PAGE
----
Wettability and Spreading: Two key Parameters in Oil Recovery With Three-Phase Gravity Drainage
- Olga Vizika (Inst. Francais du Petrole) | J-M. Lombard (Inst. Francais du Petrole)
- Document ID
- Society of Petroleum Engineers
- SPE Reservoir Engineering
- Publication Date
- February 1996
- Document Type
- Journal Paper
- 54 - 60
- 1996. Society of Petroleum Engineers
- 4.3.4 Scale, 5.4.2 Gas Injection Methods, 4.1.5 Processing Equipment, 5.7.2 Recovery Factors, 5.2.1 Phase Behavior and PVT Measurements, 6.5.2 Water use, produced water discharge and disposal, 5.3.4 Reduction of Residual Oil Saturation, 5.5.8 History Matching, 5.5 Reservoir Simulation, 5.4.1 Waterflooding, 4.1.2 Separation and Treating, 2.4.3 Sand/Solids Control
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The objective of this paper is to show that the porous medium wettability and the spreading characteristics of the fluid system hold the key roles in three-phase gas injection, and to study to which extent these two parameters affect oil recovery and phase distributions. To this end gravity assisted inert gas injection experiments have been performed in water-wet, oil-wet and mixed-wet porous media for spreading and non-spreading conditions. The experiments are simulated and the oil and gas relative permeabilities for three-phase flow are calculated by history matching. It is proved that the existence of wetting and spreading oil films - caused by wettability and spreading - greatly affects the flow mechanisms and consequently the recovery kinetics and the process efficiency. The results are interpreted in terms of basic physicochemical parameters on the basis of pore scale mechanisms.
Gas injection is increasingly being considered as a very efficient oil recovery process especially when it is assisted by gravity forces. Gravity drainage has been observed to lead to low oil saturations in thick, steeply dipping reservoirs with high permeability.
Early theoretical and experimental studies have analysed the gravity drainage of a liquid out of a sand column (recovery rate, saturation distribution as a function of time) and good agreement between experiment and theory has been reported. A little later an important effort has been made to take into account flow by film that must become important for low liquid saturations. However all these studies are limited to the drainage of oil without the presence of any water. Besides, history matching has given good results for some fields while for others the predictions were less successful.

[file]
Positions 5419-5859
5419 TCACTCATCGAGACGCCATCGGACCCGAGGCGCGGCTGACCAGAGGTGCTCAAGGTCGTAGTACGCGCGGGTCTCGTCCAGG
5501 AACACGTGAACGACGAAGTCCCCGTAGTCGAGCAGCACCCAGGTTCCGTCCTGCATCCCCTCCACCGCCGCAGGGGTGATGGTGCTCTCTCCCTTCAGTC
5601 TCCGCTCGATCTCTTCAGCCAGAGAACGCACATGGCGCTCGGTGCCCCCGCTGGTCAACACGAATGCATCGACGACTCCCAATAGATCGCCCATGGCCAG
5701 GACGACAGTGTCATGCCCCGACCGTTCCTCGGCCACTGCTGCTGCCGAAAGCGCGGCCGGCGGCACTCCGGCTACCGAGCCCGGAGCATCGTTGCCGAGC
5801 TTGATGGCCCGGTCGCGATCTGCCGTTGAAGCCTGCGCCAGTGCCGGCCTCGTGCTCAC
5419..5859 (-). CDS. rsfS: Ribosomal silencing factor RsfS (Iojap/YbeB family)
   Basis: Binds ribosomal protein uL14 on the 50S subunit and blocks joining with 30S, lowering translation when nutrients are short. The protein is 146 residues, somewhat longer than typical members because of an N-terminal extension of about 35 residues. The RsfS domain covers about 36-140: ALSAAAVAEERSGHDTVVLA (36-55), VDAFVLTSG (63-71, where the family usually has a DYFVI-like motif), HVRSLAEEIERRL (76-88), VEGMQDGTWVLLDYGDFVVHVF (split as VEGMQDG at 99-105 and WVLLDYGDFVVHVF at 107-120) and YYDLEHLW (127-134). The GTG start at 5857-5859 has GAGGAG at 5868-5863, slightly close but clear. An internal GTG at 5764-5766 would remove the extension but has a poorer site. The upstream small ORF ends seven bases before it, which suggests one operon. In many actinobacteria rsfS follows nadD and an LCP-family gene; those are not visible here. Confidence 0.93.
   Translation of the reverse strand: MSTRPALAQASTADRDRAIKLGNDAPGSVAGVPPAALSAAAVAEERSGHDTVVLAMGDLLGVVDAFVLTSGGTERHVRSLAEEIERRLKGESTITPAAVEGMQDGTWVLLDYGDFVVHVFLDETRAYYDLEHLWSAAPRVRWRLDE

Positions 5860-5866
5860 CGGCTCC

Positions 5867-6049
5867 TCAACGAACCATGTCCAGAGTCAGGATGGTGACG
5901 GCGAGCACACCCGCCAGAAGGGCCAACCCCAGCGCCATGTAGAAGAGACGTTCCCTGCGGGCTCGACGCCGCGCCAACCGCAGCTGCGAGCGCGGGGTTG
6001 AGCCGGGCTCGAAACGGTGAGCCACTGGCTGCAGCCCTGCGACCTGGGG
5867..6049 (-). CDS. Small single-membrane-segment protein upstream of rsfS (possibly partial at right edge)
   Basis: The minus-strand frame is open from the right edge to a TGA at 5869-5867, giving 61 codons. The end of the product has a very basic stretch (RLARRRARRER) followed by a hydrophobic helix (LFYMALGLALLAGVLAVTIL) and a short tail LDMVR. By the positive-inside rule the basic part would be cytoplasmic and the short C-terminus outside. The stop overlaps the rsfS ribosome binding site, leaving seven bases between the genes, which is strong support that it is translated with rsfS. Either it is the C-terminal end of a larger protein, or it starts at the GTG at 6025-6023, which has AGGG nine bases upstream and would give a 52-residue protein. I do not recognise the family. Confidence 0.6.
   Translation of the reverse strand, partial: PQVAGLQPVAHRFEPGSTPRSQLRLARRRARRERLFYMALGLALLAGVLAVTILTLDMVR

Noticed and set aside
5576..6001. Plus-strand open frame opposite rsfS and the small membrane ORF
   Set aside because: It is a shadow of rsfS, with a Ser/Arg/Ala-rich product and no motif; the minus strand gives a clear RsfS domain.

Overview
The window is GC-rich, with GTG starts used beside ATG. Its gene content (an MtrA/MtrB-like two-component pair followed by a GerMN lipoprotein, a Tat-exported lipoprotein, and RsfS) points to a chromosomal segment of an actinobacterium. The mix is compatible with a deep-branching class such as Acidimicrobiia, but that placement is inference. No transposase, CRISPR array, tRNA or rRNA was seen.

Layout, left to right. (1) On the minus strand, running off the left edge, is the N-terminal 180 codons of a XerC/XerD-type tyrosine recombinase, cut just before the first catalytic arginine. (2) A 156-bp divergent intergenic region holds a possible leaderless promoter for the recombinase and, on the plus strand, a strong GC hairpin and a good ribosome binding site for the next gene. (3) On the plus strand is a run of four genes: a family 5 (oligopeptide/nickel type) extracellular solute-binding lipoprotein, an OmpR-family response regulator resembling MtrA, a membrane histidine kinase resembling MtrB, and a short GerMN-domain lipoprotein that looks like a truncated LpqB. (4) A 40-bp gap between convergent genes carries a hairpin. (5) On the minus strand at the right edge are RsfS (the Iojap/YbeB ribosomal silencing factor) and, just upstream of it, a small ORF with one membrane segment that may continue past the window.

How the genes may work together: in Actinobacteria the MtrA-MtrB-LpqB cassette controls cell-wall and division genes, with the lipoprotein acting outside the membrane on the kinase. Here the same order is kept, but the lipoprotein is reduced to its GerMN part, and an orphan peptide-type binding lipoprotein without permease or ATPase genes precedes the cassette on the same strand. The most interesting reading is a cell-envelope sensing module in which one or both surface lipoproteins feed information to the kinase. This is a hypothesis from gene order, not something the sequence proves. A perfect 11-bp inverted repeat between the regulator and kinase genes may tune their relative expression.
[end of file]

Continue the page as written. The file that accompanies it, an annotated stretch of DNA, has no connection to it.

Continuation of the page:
For the first time in the early seventies the role of connate water in gravity drainage has been stressed. The concept of spreading of oil on water in presence of gas, that would enable flow of oil by film, has been used to explain the very low saturations obtained by gravity drainage in highly permeable sand columns. It is claimed that high recovery efficiency is obtained even for non-spreading conditions, however little information is given on the physicochemical properties of the fluids used.
Later, relative permeability studies showed that gravity drainage can be very efficient in water-wet, connate-water-bearing reservoirs.
More recently the effect of spreading and the role of flow by film in gravity drainage has been revisited and the experiments in consolidated and unconsolidated cores have been supported by visualizations in 2-D micromodels. It has been observed that spreading conditions in water-wet porous media favor the formation of oil films and lead to very low oil saturations.
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